With the help of the ideas mentioned earlier in the text, I developed some rules of thumb to help me avoid librarization. Let me list some of those.

Consider the effects of tentative redesigns on distribution and networking. If a redesign does not help you separate a program into different computing units, you are starting off on the wrong foot. Any approach other than that will increase the complexity of the monolith.

Not every hack is a great idea in its infancy. Don't overdevelop them to come to terms with your own hubris.

Have in mind that time spent understanding code is, at best, linear in relation to its size. Every new line of code makes life harder for the next maintainer. Modularity comes easier with less code.

Modules are not meant to be comprehensively understood. Good software modules allow its users to read the documentation of a couple of necessary features and use them. If your module forces its users to understand the model, you are bringing unnecessary complexity to the table.




  1. The intention behind such neologism is to avoid any use of this essay as an unfounded criticism to modular programming.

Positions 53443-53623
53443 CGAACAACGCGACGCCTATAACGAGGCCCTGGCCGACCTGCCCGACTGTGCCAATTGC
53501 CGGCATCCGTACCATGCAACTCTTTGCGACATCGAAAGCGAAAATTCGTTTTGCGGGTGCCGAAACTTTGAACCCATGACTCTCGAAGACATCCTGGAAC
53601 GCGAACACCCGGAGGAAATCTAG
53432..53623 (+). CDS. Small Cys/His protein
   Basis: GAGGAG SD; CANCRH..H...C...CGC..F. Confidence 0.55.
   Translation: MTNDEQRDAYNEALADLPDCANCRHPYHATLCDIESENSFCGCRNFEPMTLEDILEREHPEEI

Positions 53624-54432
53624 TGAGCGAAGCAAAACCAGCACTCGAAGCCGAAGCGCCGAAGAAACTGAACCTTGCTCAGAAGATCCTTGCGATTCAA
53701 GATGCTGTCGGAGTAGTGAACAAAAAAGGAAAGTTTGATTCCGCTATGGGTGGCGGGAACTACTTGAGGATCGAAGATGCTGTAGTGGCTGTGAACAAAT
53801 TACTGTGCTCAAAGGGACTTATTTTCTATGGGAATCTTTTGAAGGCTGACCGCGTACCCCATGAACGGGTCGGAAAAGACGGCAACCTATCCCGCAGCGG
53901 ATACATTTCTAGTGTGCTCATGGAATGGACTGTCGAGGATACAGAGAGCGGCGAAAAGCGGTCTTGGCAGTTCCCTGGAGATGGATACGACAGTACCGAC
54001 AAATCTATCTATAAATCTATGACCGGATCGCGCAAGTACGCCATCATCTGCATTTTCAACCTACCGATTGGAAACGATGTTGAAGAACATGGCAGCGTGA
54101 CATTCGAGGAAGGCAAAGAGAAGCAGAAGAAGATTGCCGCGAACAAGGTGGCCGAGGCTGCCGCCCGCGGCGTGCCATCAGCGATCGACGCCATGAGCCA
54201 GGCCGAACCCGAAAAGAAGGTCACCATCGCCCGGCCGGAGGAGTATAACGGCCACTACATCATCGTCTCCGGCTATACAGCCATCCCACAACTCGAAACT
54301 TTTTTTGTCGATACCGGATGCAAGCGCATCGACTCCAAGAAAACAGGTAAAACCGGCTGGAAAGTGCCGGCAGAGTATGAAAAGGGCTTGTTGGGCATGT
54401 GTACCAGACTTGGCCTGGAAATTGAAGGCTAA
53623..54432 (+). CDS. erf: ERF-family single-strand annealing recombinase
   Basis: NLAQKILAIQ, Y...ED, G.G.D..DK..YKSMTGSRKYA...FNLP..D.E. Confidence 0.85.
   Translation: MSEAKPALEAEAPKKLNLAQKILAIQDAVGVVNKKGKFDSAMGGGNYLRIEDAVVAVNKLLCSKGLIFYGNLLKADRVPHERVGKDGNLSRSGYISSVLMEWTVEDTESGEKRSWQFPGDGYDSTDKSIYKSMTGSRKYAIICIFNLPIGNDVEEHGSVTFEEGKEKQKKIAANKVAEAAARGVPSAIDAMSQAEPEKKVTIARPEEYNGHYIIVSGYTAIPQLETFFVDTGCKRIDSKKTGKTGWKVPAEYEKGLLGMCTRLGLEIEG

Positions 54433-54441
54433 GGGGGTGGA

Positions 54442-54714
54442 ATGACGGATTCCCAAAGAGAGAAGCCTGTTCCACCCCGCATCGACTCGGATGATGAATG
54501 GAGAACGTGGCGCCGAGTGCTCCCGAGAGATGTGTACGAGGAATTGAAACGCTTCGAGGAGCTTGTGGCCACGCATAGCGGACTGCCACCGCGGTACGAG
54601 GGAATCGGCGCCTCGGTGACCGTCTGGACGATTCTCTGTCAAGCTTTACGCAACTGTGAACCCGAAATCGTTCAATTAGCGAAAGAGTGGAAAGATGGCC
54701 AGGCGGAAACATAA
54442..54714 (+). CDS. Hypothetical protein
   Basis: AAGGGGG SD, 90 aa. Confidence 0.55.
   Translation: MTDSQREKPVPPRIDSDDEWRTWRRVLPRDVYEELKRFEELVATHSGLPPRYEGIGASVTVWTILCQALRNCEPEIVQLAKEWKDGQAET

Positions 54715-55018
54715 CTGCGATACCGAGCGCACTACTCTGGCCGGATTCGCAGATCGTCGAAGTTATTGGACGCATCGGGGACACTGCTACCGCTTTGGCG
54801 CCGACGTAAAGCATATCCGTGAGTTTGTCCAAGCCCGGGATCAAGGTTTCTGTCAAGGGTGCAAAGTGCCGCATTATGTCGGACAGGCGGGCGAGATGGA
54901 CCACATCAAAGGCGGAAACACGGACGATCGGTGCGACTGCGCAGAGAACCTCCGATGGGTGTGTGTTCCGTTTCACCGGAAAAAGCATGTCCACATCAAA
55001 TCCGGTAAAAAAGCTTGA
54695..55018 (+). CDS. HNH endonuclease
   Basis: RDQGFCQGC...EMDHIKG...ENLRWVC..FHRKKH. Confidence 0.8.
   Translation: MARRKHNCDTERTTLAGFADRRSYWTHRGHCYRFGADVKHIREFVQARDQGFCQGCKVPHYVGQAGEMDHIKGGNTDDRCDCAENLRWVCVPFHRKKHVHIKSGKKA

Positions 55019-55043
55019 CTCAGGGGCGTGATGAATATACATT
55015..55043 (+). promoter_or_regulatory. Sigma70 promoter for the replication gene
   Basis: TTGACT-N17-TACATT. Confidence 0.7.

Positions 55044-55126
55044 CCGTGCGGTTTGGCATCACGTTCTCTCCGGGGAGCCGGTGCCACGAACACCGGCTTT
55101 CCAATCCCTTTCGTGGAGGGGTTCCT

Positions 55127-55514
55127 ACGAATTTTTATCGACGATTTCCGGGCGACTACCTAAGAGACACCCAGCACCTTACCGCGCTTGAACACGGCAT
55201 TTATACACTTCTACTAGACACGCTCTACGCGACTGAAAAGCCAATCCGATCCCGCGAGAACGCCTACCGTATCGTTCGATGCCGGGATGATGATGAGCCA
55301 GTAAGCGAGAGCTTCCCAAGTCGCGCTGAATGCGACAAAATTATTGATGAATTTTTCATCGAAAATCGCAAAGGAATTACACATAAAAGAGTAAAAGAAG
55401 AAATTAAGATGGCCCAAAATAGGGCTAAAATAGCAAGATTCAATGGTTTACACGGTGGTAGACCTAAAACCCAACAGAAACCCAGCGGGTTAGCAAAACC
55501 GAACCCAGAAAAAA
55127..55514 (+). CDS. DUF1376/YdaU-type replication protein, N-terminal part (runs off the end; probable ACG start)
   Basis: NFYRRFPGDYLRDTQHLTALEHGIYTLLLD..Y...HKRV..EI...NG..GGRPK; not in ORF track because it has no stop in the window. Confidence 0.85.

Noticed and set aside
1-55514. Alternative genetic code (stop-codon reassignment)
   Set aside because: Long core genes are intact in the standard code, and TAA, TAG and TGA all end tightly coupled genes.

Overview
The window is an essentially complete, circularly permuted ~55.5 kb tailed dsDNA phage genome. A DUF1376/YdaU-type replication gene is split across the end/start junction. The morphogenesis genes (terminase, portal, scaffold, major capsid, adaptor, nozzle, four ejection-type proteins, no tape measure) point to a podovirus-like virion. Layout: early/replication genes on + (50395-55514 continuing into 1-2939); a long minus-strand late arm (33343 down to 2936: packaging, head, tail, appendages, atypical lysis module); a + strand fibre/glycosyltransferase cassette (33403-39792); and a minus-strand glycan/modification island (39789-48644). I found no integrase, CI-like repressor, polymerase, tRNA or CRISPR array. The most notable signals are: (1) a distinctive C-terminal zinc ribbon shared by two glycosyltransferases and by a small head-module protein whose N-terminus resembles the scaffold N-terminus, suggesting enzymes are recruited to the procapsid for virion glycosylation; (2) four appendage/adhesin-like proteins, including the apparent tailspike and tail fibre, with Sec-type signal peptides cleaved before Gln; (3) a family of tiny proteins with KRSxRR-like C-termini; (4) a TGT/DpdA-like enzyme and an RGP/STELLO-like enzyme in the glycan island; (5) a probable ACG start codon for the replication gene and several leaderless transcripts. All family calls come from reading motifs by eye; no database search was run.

2. First of all, a disclaimer: I am not attempting here to falsify any arguments for the benefits of good modularization. Also, I am taking for granted that every seasoned programmer will have found themselves involved in such process someday, either as its main character or as an anecdotal observer, and will then understand my point; your mileage may vary. Finally, if it is not clear yet, I see very little use in dissecting the advantages which may derive from librarization. The proposition unfolds from an inherently bad head start, hence, any possible good outcome is the result of sheer luck.
  3. I really tried to avoid the reference, but couldn't find any better examples. Any other analogy referring to undesired, uncontrolled growth patterns would do.
  4. The text is now 17 years old and, in my formative years as a programmer, I strongly identified with the archetypal architecture astronaut. This is the main reason why I am writing this essay.